Are you committed to the area? Family/Friends/Job etc? Sounds like you dont think Miami has a great long term outlook. If your going to move maybe move somewhere about 20 feet higher? Florida is a big state and the US is a big country.  I am not gonna facepunch you for the comment about 'cant fit in the house' but others probably will.

I don't see Miami being 'destroyed' but a Katrina/NOLA style event is definitely possible. I was there right after, houses were um, available for a discount back then.

Here's some more info:
160K in 401k, maxing out each year, wife has 3% match.
Income is 500K right now just about, but will only last another year or two until it likely drops to the 250-300K range when I leave the private sector.
Have about 150K in savings/stocks right now -- will likely add another 150K next year and then another after that, if I stay at my current private sector job.
Committed to the area -- came here to raise a family, in-laws are here and they help a lot with the kid. Moving anywhere else is largely impractical.

As for Miami, there's really two concerns I have:  1) wiped out by the big one; or 2) reality of climate change sets in and insurance goes through the roof, property values dive, etc.  So even if my house is "safe" for a long time, the fear is that we reach a tipping point and everyone stops looking at Miami as a going concern.

I apologize that my questions are a bit amorphous.  I'm basically trying to figure out how to best allocate my resources to hedge against losing a lot of equity in my house.  And I'm not really familiar with construction/HELOC loans, buying and renovating properties, and so on.  So I'm trying to figure out the financial considerations of, say, putting 50-80K of work into my current house vs. getting a HELOC to do that work vs. buying a new house (at the right intersection of down payment vs. mortgage payments, etc.) and so on.  It's been very difficult for me to get a handle on things, as my scattered thoughts might betray.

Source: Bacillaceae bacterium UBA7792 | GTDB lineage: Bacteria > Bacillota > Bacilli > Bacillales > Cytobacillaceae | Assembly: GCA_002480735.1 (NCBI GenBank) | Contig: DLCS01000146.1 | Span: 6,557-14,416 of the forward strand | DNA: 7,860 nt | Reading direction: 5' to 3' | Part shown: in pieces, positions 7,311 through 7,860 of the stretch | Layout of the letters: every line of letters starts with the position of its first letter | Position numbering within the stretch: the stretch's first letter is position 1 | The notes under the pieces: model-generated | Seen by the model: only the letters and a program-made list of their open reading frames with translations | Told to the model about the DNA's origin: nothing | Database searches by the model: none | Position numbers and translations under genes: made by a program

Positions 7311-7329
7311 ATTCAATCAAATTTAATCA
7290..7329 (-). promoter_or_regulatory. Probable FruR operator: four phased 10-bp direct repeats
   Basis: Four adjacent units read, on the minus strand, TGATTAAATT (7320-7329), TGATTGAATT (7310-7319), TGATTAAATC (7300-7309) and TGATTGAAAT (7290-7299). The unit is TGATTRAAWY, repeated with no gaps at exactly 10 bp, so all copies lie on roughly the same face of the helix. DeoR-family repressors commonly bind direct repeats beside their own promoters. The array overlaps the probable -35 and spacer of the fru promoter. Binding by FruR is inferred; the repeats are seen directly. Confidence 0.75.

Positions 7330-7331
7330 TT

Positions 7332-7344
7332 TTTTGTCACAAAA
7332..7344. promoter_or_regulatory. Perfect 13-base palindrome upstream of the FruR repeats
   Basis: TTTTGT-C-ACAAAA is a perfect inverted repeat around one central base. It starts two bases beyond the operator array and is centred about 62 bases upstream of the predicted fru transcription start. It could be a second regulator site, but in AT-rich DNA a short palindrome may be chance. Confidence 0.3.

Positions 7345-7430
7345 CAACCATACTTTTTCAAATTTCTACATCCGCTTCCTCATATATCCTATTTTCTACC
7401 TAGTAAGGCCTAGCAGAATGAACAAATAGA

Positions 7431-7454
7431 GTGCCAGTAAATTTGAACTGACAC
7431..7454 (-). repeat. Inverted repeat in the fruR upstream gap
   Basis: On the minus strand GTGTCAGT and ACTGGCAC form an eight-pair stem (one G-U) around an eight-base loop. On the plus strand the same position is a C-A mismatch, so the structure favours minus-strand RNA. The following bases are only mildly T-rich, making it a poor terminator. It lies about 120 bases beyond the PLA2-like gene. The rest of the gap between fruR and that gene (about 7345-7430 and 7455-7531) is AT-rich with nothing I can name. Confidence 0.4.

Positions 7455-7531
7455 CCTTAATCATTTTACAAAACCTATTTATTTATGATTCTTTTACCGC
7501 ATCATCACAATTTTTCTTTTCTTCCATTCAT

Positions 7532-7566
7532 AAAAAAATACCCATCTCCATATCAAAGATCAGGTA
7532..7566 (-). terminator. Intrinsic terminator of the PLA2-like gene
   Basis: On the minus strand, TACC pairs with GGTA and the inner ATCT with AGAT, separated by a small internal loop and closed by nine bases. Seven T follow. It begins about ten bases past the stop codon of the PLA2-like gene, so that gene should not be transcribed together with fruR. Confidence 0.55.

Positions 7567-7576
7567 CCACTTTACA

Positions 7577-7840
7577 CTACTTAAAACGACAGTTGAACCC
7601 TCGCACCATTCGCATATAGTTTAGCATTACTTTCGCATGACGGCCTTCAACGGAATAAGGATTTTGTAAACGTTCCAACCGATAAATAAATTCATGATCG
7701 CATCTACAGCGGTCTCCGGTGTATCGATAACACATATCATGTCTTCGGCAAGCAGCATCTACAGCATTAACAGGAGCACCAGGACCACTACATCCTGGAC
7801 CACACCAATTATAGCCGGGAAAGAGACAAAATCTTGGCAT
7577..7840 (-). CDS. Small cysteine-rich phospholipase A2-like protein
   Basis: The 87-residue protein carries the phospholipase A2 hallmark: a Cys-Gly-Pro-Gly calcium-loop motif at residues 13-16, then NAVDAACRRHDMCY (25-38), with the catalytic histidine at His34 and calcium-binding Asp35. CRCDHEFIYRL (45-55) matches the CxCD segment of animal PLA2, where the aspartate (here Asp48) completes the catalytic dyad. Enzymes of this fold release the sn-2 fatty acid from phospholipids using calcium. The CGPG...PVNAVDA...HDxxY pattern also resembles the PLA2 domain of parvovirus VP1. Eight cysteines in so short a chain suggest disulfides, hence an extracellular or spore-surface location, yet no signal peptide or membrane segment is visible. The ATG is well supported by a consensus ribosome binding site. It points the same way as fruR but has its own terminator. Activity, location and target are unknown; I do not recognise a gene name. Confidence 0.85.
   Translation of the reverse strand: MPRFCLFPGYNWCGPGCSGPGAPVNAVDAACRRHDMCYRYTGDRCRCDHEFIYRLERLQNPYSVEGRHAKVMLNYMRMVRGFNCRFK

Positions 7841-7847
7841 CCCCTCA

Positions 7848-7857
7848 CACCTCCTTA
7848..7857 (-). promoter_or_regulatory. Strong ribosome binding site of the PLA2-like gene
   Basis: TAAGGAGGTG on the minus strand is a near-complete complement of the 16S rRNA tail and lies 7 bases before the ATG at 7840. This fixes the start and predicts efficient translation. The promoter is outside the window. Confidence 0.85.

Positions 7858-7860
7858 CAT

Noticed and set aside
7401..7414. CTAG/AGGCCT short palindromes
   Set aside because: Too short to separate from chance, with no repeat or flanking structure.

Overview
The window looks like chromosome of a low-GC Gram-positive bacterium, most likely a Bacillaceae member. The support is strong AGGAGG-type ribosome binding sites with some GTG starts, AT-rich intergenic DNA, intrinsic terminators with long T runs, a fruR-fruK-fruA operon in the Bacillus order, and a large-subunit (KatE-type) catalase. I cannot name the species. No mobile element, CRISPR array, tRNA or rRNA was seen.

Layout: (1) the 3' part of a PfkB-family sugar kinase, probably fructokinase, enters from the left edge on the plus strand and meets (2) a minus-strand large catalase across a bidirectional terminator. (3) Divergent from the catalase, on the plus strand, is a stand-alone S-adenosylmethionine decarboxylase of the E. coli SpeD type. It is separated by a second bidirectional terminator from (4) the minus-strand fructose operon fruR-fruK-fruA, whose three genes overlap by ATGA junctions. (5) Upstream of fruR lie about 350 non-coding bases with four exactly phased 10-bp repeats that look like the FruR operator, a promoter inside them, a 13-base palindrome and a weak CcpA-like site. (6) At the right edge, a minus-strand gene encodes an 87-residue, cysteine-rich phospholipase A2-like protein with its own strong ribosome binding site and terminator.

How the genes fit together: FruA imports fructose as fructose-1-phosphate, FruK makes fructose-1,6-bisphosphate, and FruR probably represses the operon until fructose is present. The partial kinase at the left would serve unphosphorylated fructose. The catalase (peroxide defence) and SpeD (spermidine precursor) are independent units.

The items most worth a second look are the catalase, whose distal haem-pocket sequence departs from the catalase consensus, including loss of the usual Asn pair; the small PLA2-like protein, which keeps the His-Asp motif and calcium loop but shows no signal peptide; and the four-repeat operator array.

waltworks

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Re: Miami Real Estate and FIRE
« Reply #4 on: January 24, 2019, 11:50:21 AM »
At your crazy high income and crazy low savings, your best bet is to just sock away money. If you're that concerned about owning in Miami, just rent.

-W

elbg

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Re: Miami Real Estate and FIRE
« Reply #5 on: January 24, 2019, 12:01:10 PM »
At your crazy high income and crazy low savings, your best bet is to just sock away money. If you're that concerned about owning in Miami, just rent.

-W

Not an unreasonable position, but renting an equivalent house is functionally twice our monthly house payments, so I don't see it as terribly viable. 

waltworks

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Re: Miami Real Estate and FIRE
« Reply #6 on: January 24, 2019, 12:20:48 PM »
Not an unreasonable position, but renting an equivalent house is functionally twice our monthly house payments, so I don't see it as terribly viable.

Hey, you're the one who wants to live in Miami but also is afraid your house will get flooded. TANSTAAFL.

Do a case study - but be ready for some major facepunching over that spending.

-W

LifeHappens

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Re: Miami Real Estate and FIRE
« Reply #7 on: January 24, 2019, 12:23:48 PM »
Florida homeowner here. I totally understand your anxiety. All of us who accept climate change is not only real, but already starting to affect the state, are essentially trying to "time the market" on our real estate.